During my morning coffee. Over my lunch break. While cooking dinner. Any other time I felt I needed to keep up with the outside world that I barely felt a part of anymore.
These are the times that I have found myself routinely watching the news this past year. Prior to 2020, I’d usually turn it on maybe once a day. But since the world turned upside down, I, like many Americans, became glued to the TV — and not in a good way.
From April to June 2020, news consumption in the US grew significantly — and it became the most popular genre of TV to view with nearly 50% of Americans watching or streaming the news.
Paying attention to the news is not just turning on the television — it’s also scanning the internet or social media for updates. From March 2019 to March 2020, the time Americans spent online on mobile devices accessing current events and global news skyrocketed 215%.
As people remain home to protect one another from COVID-19, the news can feel like one of the only ways to stay connected to the outside world, even if it is full of a pandemic, social unrest, and even killer bees. Unfortunately, this constant connection may actually do more harm than good.
In order to take care of your mental health, it’s time to assess — when should you take a break from the news?
What Can Too Much News Consumption Do To You?
During any year, the news can be overwhelming. But during 2020 and 2021, the headlines have been more anxiety-inducing than ever.
Whether it’s an update on pandemic-related deaths, the continued racism that plagues our country, or the ever-tumultuous political ongoings, watching the news these days may leave you a little (or a lot) on edge.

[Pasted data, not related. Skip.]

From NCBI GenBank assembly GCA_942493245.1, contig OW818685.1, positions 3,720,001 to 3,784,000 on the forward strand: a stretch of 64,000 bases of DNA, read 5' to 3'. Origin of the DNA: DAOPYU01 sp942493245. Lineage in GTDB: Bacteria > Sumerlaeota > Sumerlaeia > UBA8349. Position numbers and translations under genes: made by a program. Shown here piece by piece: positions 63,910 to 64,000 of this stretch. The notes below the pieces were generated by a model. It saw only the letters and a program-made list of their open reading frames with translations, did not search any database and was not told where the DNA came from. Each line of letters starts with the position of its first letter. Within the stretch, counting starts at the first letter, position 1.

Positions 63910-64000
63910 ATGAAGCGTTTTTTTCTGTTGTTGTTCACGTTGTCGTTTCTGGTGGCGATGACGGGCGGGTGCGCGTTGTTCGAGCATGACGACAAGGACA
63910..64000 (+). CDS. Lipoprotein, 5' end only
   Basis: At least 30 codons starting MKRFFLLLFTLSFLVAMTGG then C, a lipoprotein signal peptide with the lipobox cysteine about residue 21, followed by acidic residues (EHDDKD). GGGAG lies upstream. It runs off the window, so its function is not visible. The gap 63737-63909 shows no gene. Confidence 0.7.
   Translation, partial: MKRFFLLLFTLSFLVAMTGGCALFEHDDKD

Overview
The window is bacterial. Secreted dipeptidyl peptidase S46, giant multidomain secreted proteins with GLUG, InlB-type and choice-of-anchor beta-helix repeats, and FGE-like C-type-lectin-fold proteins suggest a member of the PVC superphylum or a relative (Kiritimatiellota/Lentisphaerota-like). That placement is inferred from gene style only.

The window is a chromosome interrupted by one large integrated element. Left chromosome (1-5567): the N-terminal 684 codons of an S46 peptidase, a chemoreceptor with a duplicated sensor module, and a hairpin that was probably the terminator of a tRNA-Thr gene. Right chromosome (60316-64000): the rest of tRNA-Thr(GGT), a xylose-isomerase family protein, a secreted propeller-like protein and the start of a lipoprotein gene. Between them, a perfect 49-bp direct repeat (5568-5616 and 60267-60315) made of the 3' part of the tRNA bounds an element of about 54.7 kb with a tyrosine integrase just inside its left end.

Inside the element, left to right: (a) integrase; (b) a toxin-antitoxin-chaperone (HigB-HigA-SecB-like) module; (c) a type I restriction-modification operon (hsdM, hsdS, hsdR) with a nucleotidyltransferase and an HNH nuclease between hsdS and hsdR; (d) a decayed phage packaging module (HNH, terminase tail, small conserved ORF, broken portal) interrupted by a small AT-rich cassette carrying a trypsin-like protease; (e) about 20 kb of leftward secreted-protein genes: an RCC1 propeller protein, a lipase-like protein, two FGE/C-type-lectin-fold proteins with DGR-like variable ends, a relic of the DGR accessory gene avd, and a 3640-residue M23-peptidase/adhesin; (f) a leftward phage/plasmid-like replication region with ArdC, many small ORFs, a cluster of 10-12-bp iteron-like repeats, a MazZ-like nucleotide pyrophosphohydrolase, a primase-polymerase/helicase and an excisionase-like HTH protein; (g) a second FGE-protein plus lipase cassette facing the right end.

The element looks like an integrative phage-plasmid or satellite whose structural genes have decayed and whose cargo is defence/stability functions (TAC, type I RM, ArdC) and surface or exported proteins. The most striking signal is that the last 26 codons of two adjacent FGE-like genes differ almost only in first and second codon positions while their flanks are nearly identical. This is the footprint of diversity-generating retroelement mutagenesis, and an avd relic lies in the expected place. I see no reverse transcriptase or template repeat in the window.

One of the problems is that the news tends to serve up current events with a side of political perspective. This type of news is often dominated by negative stories, and it can leave viewers feeling helpless in the face of bad news.
One 2017 Dutch study found that people’s well-being decreased 6.1% for each news program they watched that offered a political perspective.
Source: The Atlantic
If you’re able to find less politically-focused news (though, good luck on that mission) you still may encounter negative effects. After watching the news, more than half of Americans report experiencing stress. Many also report experiencing:
- Difficulty sleeping
In addition, disaster media — which contains reports of crises and disaster — has been all too common as of late. Watching disaster media may lead to:
- Alcohol use
- Tobacco Use
- Post-traumatic symptoms
When It’s Time For A Break From The News
No matter the year, watching too much of the news can take its toll on your mental health. And if you’ve felt particularly overwhelmed when watching the news recently, you’re not alone.
As you navigate how to keep you and your family safe during the pandemic, stay engaged with fighting racial inequities, and follow the first critical days of newly sworn-in President Biden, it’s normal to experience a wave of emotions.
Still, it remains crucial to monitor these feelings to ensure they don’t venture into an unhealthy state of mind. Some concerning signs to look out for include:
- Feeling a sense of haze, detachment, or being on autopilot
- Filling up every moment with the news, such as while reheating food, cleaning, or cooking
- Feeling anxious when you don’t watch the news temporarily
- Spending less time on healthy activities, such as exercising, connecting with loved ones, or sleeping
If any of these sounds familiar, it may be time for a temporary break from the news. Give yourself a few days or a week — whatever sounds achievable and helpful to you.
Should you decide to take a short hiatus from the news, remember that it’s not limited to turning on the morning or nightly broadcast. The news can come from social media feeds, which are constantly exposing you to the ongoings of the world — whether you asked for it or not.
Moving forward, remain mindful of how much of your day is consumed by the news. Just as staying informed may be a part of your daily routine, make sure that not watching the news is a part of it, too.
The news will be there waiting for you when you return. But by spending some time away, you’ll be able to navigate it with a healthier state of mind.